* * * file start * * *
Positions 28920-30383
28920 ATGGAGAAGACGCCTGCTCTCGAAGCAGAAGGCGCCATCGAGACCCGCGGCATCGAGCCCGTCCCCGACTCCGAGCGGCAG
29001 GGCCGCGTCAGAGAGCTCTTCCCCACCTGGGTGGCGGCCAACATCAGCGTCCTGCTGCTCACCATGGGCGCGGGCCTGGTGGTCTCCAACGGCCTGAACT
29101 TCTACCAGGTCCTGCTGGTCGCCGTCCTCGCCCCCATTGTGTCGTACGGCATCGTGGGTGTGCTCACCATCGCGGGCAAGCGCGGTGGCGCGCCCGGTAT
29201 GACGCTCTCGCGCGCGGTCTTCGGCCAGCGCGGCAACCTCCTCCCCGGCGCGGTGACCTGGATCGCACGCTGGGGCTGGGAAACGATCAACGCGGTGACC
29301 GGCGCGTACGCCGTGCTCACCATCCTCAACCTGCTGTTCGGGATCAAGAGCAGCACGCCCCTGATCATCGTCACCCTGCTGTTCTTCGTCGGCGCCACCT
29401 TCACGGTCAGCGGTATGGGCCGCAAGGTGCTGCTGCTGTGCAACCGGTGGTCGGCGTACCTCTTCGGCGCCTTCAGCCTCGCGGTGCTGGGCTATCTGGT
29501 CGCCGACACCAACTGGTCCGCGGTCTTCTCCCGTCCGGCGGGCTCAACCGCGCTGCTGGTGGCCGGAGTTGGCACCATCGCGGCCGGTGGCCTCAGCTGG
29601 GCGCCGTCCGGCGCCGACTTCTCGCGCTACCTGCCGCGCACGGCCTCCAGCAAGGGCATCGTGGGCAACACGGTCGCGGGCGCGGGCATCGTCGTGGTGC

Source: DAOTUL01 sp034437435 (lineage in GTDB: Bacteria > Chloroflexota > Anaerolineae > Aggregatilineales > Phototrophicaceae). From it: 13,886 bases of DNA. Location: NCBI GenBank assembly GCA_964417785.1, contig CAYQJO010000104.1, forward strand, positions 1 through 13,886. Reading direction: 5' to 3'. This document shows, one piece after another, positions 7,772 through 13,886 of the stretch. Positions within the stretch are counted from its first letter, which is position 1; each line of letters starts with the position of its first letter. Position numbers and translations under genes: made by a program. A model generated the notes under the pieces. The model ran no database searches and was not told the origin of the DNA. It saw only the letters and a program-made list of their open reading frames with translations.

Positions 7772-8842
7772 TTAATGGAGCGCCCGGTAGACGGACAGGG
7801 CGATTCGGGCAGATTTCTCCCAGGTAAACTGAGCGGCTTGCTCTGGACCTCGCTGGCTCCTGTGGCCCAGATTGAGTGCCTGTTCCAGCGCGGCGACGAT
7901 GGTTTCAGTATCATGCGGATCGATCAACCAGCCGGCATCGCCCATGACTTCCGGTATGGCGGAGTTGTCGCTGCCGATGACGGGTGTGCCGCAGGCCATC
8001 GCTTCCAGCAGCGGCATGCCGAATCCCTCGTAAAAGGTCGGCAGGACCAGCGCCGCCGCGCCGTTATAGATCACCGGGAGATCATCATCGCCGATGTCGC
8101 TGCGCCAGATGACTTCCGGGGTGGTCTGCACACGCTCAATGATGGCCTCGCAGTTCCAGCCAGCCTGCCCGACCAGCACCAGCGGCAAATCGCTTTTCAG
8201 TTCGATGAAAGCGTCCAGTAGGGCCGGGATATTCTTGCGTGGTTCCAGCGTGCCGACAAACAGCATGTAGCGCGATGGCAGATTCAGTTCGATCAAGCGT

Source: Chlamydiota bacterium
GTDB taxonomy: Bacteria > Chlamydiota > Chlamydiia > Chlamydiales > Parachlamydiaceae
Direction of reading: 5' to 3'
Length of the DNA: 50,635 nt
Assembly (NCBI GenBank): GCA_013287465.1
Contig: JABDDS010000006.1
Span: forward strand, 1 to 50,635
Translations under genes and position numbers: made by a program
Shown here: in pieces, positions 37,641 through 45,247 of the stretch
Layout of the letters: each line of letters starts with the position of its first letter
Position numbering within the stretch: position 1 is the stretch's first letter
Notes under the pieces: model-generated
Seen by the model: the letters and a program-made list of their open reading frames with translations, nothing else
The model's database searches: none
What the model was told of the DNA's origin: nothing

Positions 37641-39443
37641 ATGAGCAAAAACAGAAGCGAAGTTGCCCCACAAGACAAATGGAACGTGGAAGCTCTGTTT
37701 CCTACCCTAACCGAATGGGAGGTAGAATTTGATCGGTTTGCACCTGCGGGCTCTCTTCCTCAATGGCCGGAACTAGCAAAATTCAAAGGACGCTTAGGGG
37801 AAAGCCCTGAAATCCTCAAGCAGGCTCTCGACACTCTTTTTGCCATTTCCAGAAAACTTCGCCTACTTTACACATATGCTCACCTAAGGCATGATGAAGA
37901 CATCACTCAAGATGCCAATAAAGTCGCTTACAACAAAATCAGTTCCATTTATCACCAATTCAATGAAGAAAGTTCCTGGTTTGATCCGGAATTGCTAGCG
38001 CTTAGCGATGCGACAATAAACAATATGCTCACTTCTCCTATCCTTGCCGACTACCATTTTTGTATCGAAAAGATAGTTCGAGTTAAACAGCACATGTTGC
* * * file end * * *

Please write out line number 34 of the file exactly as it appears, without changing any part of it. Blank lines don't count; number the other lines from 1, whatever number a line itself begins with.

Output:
37641 ATGAGCAAAAACAGAAGCGAAGTTGCCCCACAAGACAAATGGAACGTGGAAGCTCTGTTT